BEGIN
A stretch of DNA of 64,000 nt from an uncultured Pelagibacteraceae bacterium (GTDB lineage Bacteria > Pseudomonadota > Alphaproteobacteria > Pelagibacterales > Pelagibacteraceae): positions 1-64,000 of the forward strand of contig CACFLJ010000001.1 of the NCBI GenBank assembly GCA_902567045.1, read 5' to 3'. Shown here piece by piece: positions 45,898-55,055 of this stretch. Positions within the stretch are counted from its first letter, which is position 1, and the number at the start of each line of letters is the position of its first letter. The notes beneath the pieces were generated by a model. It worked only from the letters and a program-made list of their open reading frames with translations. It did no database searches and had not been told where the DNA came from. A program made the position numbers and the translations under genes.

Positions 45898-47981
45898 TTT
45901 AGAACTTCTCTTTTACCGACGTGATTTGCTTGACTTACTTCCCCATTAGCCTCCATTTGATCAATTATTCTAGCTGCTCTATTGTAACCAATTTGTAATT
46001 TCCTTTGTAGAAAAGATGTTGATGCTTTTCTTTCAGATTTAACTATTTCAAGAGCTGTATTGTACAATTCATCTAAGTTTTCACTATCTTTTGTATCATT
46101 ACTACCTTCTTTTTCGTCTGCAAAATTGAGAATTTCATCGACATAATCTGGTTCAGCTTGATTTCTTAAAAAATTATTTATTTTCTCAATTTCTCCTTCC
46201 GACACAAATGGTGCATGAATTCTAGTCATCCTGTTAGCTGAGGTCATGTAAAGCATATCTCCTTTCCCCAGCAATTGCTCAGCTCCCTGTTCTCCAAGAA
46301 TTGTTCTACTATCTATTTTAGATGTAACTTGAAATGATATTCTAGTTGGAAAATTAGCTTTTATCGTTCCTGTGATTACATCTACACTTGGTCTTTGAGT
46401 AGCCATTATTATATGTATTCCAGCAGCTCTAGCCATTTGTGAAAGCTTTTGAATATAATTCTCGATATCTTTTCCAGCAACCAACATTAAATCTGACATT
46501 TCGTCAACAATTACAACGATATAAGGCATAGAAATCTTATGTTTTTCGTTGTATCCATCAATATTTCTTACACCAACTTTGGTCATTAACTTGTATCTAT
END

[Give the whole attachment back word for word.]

A stretch of DNA of 64,000 nt from an uncultured Pelagibacteraceae bacterium (GTDB lineage Bacteria > Pseudomonadota > Alphaproteobacteria > Pelagibacterales > Pelagibacteraceae): positions 1-64,000 of the forward strand of contig CACFLJ010000001.1 of the NCBI GenBank assembly GCA_902567045.1, read 5' to 3'. Shown here piece by piece: positions 45,898-55,055 of this stretch. Positions within the stretch are counted from its first letter, which is position 1, and the number at the start of each line of letters is the position of its first letter. The notes beneath the pieces were generated by a model. It worked only from the letters and a program-made list of their open reading frames with translations. It did no database searches and had not been told where the DNA came from. A program made the position numbers and the translations under genes.

Positions 45898-47981
45898 TTT
45901 AGAACTTCTCTTTTACCGACGTGATTTGCTTGACTTACTTCCCCATTAGCCTCCATTTGATCAATTATTCTAGCTGCTCTATTGTAACCAATTTGTAATT
46001 TCCTTTGTAGAAAAGATGTTGATGCTTTTCTTTCAGATTTAACTATTTCAAGAGCTGTATTGTACAATTCATCTAAGTTTTCACTATCTTTTGTATCATT
46101 ACTACCTTCTTTTTCGTCTGCAAAATTGAGAATTTCATCGACATAATCTGGTTCAGCTTGATTTCTTAAAAAATTATTTATTTTCTCAATTTCTCCTTCC
46201 GACACAAATGGTGCATGAATTCTAGTCATCCTGTTAGCTGAGGTCATGTAAAGCATATCTCCTTTCCCCAGCAATTGCTCAGCTCCCTGTTCTCCAAGAA
46301 TTGTTCTACTATCTATTTTAGATGTAACTTGAAATGATATTCTAGTTGGAAAATTAGCTTTTATCGTTCCTGTGATTACATCTACACTTGGTCTTTGAGT
46401 AGCCATTATTATATGTATTCCAGCAGCTCTAGCCATTTGTGAAAGCTTTTGAATATAATTCTCGATATCTTTTCCAGCAACCAACATTAAATCTGACATT
46501 TCGTCAACAATTACAACGATATAAGGCATAGAAATCTTATGTTTTTCGTTGTATCCATCAATATTTCTTACACCAACTTTGGTCATTAACTTGTATCTAT